Chris Marshall, is a BJTC accredited Radio Journalist with an honours degree in Communications & Mass Media from Glasgow Caledonian University. A contributor to various football websites and publications he also currently acts as Heart & Hand Podcast’s resident Iberian football expert and hosts “The Isco Inferno” a weekly take on all things Spanish football. A perennial ‘Scottish Sporting Optimist’ and part-time Madrileno with a passion for food and football that has manifest itself in the wonder that is Meat Filled Pastries.
Happy New Year from Meat Filled Pastries! My apologies for a lack of activity recently, a fixture list that saw a string of home games for Pollok along with weather conditions that obliterated almost every game I had lined up to go and see meant that things have been rather quiet on the pie front so far in 2016 and my first offering of the year has not a drop of pastry in sight.
Before the review though let me share with you the outcome of this year’s 2016 Scotch Pie Awards hosted at the Westerwood Hotel, Cumbernauld on the 13th January. Once again I was honoured to participate in the judging process to find the best pies and pastries from across our fair land, first judging in the hot savoury category and then taking part in the second round to find the World Scotch Pie Champion who this year is found at The Kandy Bar in Saltcoats. A full list of winners can be found at http://www.scotchpieclub.co.uk/ as well as by following me on Twitter (@MFPTasty). As always I had a blast both on the judging days and attending the awards themselves meeting numerous individuals who make my passion for pie look paltry. I left the ceremeony thinking that there is work to be done to promote pastries at our football grounds and with that in mind I thought I would share with you the 2016 Football Pie Winners, headed by Bruce of Broch’s steak pie offering, available at both Fraserburgh in the Highland League and Fraserburgh United in the North Region Juniors. The full list is below, I’m writing this on the move so apologise it’s only in picture form:
Congratulations again to everyone involved. So with that covered off, without much further ado, let’s rate some pie! (Or in this case a burger!)
Where: Broadwood Stadium, Clyde 0-1 Queens Park, Scottish League Two
Now usually I’ll go through a series of ratings before summing up my feelings on the quality of pastry I have been provided with but as this is ‘not a pie’ and has some key elements like pastry missing then the following is more of a long winded monologue (for ‘long winded monologue’ read as rant) on the state of non pie based catering at Scotland’s football grounds. I have no idea where this is going to go so I’ll try not to ramble.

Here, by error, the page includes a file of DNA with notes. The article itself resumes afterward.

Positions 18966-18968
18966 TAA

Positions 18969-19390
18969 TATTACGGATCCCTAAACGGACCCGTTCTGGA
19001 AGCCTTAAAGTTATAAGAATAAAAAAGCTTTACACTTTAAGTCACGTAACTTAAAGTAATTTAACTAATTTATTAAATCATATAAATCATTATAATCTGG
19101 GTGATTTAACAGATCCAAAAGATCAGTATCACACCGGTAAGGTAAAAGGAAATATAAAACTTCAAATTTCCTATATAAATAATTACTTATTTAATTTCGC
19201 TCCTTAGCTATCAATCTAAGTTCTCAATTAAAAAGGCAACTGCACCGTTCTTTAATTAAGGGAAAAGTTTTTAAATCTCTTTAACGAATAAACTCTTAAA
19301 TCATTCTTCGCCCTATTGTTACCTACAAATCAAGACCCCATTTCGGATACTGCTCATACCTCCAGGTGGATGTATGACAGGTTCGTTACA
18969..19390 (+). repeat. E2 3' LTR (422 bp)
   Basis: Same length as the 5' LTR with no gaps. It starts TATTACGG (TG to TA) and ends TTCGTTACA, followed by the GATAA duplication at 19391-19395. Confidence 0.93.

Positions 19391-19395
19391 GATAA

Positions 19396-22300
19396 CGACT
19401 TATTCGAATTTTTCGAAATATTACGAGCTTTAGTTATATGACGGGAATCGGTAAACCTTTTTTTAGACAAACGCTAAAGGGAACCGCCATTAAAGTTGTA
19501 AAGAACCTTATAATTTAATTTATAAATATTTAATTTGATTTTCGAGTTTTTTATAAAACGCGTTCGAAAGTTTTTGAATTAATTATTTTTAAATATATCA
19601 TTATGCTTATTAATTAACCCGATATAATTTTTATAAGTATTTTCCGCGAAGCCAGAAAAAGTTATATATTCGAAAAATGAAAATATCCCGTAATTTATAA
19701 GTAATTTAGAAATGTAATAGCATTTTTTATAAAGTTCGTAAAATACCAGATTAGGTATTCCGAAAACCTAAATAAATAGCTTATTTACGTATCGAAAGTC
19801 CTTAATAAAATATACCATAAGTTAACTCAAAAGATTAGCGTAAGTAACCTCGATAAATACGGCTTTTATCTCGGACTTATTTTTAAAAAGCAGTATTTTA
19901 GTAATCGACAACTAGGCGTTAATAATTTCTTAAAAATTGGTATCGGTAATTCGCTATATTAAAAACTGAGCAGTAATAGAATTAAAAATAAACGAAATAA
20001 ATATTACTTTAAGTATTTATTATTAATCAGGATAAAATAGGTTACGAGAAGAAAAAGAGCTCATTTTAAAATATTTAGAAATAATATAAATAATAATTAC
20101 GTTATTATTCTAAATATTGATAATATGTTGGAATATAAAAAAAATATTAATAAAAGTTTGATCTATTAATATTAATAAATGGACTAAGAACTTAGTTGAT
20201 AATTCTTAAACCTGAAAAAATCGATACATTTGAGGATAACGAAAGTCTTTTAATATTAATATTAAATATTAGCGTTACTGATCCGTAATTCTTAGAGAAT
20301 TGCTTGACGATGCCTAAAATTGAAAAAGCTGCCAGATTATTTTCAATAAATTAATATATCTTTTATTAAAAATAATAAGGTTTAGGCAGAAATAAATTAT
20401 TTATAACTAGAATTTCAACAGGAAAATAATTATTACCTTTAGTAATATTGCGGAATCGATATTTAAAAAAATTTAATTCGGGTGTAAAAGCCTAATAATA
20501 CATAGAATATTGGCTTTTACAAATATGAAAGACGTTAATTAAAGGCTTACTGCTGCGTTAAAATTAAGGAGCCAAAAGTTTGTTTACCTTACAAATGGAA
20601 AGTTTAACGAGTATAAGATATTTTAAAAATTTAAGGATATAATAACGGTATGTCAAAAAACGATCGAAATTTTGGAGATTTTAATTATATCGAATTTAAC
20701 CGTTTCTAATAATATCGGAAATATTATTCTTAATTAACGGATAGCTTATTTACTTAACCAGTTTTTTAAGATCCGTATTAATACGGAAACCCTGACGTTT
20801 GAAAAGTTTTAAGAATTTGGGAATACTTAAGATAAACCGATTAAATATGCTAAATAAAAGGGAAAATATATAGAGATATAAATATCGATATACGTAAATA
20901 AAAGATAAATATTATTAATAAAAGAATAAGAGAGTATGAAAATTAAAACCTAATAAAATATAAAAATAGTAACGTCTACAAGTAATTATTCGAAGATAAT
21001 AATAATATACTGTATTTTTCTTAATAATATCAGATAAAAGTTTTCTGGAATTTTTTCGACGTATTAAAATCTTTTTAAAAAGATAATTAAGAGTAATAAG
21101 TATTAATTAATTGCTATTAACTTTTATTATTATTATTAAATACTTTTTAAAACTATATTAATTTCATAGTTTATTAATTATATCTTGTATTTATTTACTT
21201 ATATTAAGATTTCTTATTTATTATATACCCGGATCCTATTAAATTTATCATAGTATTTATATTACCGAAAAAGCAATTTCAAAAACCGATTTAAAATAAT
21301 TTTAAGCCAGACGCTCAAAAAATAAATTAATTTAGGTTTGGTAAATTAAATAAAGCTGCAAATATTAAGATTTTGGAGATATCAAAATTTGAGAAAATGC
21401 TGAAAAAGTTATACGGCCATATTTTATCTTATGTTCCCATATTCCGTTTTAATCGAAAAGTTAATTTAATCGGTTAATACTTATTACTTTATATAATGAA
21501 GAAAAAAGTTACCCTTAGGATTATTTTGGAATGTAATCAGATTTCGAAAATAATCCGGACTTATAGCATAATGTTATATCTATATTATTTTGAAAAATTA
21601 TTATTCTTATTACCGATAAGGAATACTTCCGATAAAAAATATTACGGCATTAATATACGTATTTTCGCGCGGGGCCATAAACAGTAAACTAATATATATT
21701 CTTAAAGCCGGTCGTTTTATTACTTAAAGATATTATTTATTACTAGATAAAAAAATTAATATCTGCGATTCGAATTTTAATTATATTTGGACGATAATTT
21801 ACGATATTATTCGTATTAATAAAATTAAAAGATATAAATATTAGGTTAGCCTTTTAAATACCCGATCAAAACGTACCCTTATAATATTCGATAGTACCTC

I have always been one to build my Saturdays around a game of football, it’s always felt wrong to sit in the pub and watch Soccer Saturday, however since I have started this little venture a new variable has been added; have I reviewed a pie there before? In the case of Clyde I had not and with the Scotch Pie Club Awards ceremony happening just around the corner the following week I smelled the opportunity for a tie in.
Imagine my disappointment then as I walked into the main stand to find the shutters down and a steward ‘helpfully’ pointing me towards the corner of the stadium in the direction of a burger van. This isn’t the first time this is happened this season and my apologies to Clyde that they are getting the ones that have unleashed my ire but going to a ground and being able to get food, but not a pie, makes me sad and a little bit angry.
Now before people start getting defensive I understand a couple of variables may have been in play in this situation:
- It was January 2nd. A Scottish Bank Holiday. A day where the whole of Scotland sit in their pants and watch a Wallace and Gromit marathon whilst eating the remaining left over turkey and steak pie.
- Maybe the butcher wasn’t able to provide pies that day.
- As it is such a day of rest maybe wee Betty who runs the pie counter didn’t fancy hauling herself down to Cumbernauld to feed a bunch of folk for a fiver.